Although, honestly the secondary Dursleys were so unimportant to me as I read it that I totally forgot about the abuse because the magical world is such a strong and happy place for Harry that he can't be happy all the time. As Harry gained more confidence throughout the series, it became clear to me that the Dursleys became more of a nuisance than anything else to Harry. Until he just up one day and left!
     
  20. Caledfwlch

    Caledfwlch I am not a Geek, I am a Level 20 Warlord!

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    Thinking on it, the Dursleys werent so much abusive as neglectful, both are bad, but Vernon and Petunia were never physically violent, it was more that they ignored him, and made him do all the chores. Had they been physically abusive, I dont think there is any way Dumbledore would not have intervened - Harry needs to be there for the protection, but dumbledore was certainly capable of stopping physical abuse - look how Harrys lot in privet drive improved after Arthur, etc warned Vernon off, at Kings Cross. I always thought it was lucky Molly didnt get near him!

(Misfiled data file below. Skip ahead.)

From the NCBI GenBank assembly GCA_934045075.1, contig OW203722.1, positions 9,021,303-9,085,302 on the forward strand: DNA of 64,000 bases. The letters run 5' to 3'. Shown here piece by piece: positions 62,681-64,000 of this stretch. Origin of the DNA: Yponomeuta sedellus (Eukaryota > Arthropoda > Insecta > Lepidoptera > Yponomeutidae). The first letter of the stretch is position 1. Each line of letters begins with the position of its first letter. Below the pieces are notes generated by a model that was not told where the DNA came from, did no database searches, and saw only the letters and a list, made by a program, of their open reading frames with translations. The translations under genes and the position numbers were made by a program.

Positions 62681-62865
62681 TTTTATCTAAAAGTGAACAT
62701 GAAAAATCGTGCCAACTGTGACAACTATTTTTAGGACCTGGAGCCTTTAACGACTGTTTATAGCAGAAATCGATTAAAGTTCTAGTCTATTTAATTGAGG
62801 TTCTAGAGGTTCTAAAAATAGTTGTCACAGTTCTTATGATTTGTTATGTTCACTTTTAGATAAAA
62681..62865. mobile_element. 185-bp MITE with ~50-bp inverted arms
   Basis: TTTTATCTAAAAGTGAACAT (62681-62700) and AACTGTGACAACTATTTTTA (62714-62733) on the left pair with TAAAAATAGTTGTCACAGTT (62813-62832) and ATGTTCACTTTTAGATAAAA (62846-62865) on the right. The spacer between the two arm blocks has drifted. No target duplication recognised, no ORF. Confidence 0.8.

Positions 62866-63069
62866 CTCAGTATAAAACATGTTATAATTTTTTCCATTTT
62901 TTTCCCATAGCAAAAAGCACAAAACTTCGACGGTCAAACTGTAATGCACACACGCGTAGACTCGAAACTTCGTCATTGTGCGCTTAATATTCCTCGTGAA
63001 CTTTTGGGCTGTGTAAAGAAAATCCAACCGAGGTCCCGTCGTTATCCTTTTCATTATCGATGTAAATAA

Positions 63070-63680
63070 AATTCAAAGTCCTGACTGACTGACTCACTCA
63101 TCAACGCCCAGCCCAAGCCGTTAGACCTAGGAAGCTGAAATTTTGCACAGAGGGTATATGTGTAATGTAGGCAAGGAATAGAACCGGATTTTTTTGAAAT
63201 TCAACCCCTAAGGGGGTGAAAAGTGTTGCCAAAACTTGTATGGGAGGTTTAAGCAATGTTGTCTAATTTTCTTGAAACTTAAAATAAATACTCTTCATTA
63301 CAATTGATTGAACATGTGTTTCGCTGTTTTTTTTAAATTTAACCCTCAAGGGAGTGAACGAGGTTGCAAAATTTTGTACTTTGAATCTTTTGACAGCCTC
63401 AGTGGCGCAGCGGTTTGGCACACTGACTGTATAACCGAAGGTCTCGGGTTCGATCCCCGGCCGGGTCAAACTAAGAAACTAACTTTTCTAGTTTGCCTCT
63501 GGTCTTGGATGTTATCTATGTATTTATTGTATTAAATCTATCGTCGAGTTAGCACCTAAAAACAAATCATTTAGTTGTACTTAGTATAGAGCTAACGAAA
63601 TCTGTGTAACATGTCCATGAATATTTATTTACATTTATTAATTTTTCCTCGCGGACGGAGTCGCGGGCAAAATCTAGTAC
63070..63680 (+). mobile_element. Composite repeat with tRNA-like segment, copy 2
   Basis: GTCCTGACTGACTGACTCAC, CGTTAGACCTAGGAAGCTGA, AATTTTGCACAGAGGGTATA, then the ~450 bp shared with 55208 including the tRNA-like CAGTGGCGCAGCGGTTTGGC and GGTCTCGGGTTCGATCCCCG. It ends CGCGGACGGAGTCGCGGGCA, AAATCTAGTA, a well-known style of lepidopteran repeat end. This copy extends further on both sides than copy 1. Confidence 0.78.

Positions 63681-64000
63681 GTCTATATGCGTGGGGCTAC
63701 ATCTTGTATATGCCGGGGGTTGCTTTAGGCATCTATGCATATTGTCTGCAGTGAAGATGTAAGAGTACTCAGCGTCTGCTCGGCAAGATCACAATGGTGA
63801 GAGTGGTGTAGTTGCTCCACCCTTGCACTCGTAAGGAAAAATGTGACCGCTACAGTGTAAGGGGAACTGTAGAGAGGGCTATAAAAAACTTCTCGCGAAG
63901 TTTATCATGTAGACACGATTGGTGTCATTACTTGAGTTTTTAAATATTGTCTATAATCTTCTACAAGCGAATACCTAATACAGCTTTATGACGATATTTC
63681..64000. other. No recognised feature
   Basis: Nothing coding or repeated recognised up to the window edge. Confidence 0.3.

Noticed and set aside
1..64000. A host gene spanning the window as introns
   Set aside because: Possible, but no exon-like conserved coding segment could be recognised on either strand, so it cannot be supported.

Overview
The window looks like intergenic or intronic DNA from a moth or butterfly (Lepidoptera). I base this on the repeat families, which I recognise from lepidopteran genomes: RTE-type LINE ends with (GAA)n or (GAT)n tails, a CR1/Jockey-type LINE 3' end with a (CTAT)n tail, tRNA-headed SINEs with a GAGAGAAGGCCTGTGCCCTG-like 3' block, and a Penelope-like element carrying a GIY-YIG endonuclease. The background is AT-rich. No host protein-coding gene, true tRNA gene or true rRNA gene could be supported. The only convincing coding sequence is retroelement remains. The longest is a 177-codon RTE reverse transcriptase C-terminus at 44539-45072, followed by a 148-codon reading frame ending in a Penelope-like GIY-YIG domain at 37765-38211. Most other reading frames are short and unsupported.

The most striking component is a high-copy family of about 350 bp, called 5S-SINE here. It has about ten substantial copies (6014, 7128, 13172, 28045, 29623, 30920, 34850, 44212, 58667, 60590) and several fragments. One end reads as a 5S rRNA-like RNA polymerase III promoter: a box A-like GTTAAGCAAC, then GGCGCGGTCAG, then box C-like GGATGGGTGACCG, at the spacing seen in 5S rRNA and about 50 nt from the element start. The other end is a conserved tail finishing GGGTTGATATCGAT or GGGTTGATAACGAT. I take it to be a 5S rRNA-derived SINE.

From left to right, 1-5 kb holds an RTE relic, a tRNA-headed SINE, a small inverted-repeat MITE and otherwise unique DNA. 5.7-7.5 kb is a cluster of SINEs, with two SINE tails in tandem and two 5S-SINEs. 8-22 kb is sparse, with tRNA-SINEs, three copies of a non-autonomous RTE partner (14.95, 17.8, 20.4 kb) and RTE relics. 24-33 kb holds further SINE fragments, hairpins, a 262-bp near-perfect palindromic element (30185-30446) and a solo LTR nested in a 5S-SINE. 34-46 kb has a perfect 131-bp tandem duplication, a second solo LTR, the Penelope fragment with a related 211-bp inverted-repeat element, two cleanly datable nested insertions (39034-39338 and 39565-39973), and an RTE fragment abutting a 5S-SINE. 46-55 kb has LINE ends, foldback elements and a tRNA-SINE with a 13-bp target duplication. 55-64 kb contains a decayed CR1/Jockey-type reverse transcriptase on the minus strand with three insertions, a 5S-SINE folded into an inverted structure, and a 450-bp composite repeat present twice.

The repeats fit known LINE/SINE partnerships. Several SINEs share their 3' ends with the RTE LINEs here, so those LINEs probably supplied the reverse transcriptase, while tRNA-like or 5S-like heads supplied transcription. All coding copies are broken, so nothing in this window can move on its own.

I think Molly is my fave character. I just love the way for 7 books we see this loving, caring mother, always in second hand clothes, or stuff she has knitted herself, cheerful, fiercely protective, yet at the Battle of Hogwarts, it becomes clear that she wasnt in the original Order for nothing - the Molly we get to know, would Dumbledore really allow her in the line of danger, rather than as HQ support? Yet then we see that Molly could have been "someone" it is pretty bloody clear that she is in fact an extraordinary witch. I dont care that Ginny was in danger, so molly lost her temper, After Voldemort, Bella was THE most dangerous and powerful Death Eater, Riddle was not the sort of man to make someone his chief leitenent just because she is sycophantic. And Molly just.... outclassed her from the start.